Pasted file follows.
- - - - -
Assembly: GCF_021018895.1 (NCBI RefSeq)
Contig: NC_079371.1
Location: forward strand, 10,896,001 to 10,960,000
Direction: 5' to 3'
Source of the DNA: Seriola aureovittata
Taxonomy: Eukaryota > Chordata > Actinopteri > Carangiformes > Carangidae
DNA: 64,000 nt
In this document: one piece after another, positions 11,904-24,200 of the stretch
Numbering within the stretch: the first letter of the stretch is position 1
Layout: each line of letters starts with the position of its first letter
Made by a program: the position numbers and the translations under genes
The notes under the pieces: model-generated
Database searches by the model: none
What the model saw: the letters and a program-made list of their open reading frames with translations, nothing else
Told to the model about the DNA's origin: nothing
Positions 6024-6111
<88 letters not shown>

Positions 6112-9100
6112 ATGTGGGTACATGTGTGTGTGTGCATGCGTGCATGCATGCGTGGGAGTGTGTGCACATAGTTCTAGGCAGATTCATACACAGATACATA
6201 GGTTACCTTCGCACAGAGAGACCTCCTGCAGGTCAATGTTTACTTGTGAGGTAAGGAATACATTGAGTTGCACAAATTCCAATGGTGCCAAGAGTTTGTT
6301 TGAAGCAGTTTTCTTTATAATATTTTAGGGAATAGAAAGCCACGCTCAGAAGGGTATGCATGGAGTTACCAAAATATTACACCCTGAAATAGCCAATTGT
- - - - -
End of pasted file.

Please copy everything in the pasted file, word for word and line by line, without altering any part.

Assembly: GCF_021018895.1 (NCBI RefSeq)
Contig: NC_079371.1
Location: forward strand, 10,896,001 to 10,960,000
Direction: 5' to 3'
Source of the DNA: Seriola aureovittata
Taxonomy: Eukaryota > Chordata > Actinopteri > Carangiformes > Carangidae
DNA: 64,000 nt
In this document: one piece after another, positions 11,904-24,200 of the stretch
Numbering within the stretch: the first letter of the stretch is position 1
Layout: each line of letters starts with the position of its first letter
Made by a program: the position numbers and the translations under genes
The notes under the pieces: model-generated
Database searches by the model: none
What the model saw: the letters and a program-made list of their open reading frames with translations, nothing else
Told to the model about the DNA's origin: nothing
Positions 6024-6111
<88 letters not shown>

Positions 6112-9100
6112 ATGTGGGTACATGTGTGTGTGTGCATGCGTGCATGCATGCGTGGGAGTGTGTGCACATAGTTCTAGGCAGATTCATACACAGATACATA
6201 GGTTACCTTCGCACAGAGAGACCTCCTGCAGGTCAATGTTTACTTGTGAGGTAAGGAATACATTGAGTTGCACAAATTCCAATGGTGCCAAGAGTTTGTT
6301 TGAAGCAGTTTTCTTTATAATATTTTAGGGAATAGAAAGCCACGCTCAGAAGGGTATGCATGGAGTTACCAAAATATTACACCCTGAAATAGCCAATTGT